Immediate Crisis Response - Overview


After severe flooding, a family sits waist-deep in flood water, in front of their home. Photo: UNDP Cambodia

 

UNDP works to help ensure that the humanitarian response to the emergency also contributes to longer-term development objectives and more resilient communities, laying the best possible ground work for development work beyond the immediate emergency; and helping people move from humanitarian dependency to self-sufficiency as soon as possible.UNDP works to help ensure that the humanitarian response to the emergency also contributes to longer-term development objectives and more resilient communities, laying the best possible ground work for development work beyond the immediate emergency; and helping people move from humanitarian dependency to self-sufficiency as soon as possible.

UNDP ensures public services are functioning as early as possible; affected people are given emergency employment, an income, and trained in construction techniques and other skills to start the process of rebuilding infrastructure and removing rubble; and small businesses are given start up grants, financing and other help to keep communities viable and functioning.

UNDP advisors also work with and train local public servants to make sure that the buildings, infrastructure and communities being reconstructed meet a minimal code of disaster resistance, and that where possible, the underlying triggers of a conflict or disaster are addressed.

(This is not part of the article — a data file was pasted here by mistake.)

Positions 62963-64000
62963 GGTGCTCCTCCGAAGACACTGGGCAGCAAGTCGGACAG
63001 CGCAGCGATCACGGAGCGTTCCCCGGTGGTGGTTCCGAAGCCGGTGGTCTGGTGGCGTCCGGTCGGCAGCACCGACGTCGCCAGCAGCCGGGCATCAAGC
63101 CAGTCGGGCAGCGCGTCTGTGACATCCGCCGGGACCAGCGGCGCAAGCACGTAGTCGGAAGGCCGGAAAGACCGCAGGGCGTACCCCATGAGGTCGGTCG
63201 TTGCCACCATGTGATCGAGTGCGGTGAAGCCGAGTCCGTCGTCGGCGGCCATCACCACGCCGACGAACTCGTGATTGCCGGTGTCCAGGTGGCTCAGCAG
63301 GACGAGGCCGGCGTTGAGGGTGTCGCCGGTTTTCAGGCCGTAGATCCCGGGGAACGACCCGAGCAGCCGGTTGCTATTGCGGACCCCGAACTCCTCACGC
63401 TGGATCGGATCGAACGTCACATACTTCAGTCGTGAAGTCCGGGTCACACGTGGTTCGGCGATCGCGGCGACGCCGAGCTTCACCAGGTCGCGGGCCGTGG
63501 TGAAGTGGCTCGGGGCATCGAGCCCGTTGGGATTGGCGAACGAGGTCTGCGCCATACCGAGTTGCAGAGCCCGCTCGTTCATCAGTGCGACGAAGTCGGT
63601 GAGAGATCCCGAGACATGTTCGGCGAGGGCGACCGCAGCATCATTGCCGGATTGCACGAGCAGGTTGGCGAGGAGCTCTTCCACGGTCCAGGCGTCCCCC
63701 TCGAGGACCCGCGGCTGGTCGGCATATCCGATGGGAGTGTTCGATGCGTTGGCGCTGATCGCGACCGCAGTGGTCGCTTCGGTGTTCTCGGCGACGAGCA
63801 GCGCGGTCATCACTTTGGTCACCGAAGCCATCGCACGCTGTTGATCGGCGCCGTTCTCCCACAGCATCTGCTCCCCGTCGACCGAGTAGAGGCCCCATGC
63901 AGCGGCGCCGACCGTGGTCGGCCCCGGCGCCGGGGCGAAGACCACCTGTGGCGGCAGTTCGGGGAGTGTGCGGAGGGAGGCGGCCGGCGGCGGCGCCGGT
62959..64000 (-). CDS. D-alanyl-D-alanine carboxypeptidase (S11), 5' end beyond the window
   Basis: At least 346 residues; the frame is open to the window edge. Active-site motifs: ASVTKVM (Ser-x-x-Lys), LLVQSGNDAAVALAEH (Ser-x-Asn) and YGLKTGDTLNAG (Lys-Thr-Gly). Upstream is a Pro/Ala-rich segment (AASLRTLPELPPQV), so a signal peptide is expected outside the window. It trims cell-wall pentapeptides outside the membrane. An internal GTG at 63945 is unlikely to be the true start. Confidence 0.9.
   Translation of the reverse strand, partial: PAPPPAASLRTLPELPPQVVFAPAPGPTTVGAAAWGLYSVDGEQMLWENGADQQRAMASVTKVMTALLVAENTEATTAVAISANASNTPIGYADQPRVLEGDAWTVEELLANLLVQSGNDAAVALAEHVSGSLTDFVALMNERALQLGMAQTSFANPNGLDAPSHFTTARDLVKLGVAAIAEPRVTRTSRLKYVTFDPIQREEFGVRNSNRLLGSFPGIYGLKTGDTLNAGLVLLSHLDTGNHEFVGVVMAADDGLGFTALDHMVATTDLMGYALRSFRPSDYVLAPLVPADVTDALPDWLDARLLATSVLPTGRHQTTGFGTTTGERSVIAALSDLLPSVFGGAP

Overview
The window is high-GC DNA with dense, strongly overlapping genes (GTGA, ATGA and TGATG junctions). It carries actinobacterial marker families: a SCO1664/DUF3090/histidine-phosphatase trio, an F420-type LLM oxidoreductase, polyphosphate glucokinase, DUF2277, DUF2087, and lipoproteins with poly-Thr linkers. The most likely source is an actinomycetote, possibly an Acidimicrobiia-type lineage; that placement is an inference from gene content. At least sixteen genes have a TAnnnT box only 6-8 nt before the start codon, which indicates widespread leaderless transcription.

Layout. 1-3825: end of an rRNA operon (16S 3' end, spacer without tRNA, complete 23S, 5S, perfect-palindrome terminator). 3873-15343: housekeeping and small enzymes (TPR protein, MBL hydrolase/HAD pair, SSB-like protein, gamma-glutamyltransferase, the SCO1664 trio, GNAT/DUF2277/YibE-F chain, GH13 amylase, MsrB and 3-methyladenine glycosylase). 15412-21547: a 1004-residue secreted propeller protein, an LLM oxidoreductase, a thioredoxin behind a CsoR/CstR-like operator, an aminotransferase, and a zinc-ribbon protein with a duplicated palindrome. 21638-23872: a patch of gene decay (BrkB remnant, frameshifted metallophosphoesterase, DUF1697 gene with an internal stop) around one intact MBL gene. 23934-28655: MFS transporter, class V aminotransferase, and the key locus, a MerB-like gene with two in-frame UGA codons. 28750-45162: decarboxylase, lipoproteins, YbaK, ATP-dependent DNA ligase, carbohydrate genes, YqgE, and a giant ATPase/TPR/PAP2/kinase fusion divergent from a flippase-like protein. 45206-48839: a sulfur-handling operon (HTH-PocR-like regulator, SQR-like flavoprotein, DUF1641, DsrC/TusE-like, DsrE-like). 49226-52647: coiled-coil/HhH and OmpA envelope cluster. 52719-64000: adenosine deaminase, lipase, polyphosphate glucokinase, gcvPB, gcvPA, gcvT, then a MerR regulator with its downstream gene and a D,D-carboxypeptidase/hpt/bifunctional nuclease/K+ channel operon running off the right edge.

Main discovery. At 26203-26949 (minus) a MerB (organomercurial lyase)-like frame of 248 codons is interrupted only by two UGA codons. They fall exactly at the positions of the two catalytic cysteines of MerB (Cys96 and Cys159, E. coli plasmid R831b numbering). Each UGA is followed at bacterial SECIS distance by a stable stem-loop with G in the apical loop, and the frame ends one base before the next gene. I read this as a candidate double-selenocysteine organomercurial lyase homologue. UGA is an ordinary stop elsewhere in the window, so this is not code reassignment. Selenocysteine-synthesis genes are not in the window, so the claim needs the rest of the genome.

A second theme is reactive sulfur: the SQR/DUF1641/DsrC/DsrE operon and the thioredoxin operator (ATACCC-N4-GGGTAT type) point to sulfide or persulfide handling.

UNDP’s immediate crisis response package:

Projects and Initiatives

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Voting, not Violence, in Kenya

Days before a constitutional referendum took place in Kenya, employees at the Uwiano Platform in the capital of Nairobi received an alarming SMS.  The message came from a resident of Chebarus village who said his familiy had been surrounded by an unknown armed group. The assailants had threatenmore

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Bringing economic security to women in Nepal

Dipmala Mahato is beginning to feel the benefits that financial prosperity can bring. While she still lives in a one-room home, constructed of mud and roughly the size of a table-tennis board, she now earns a decent income selling her vegetables in the twice-weekly local market. Mahato is one of 32 more

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Supporting recovery and local governance in Somalia

It is early morning and Amina[1] has another busy day ahead. The mother of two must get her children off to school and finish some housekeeping before she can attend to her small business, selling second-hand clothes and household supplies beside her corrugated-iron-roofed house. In spite of her hecmore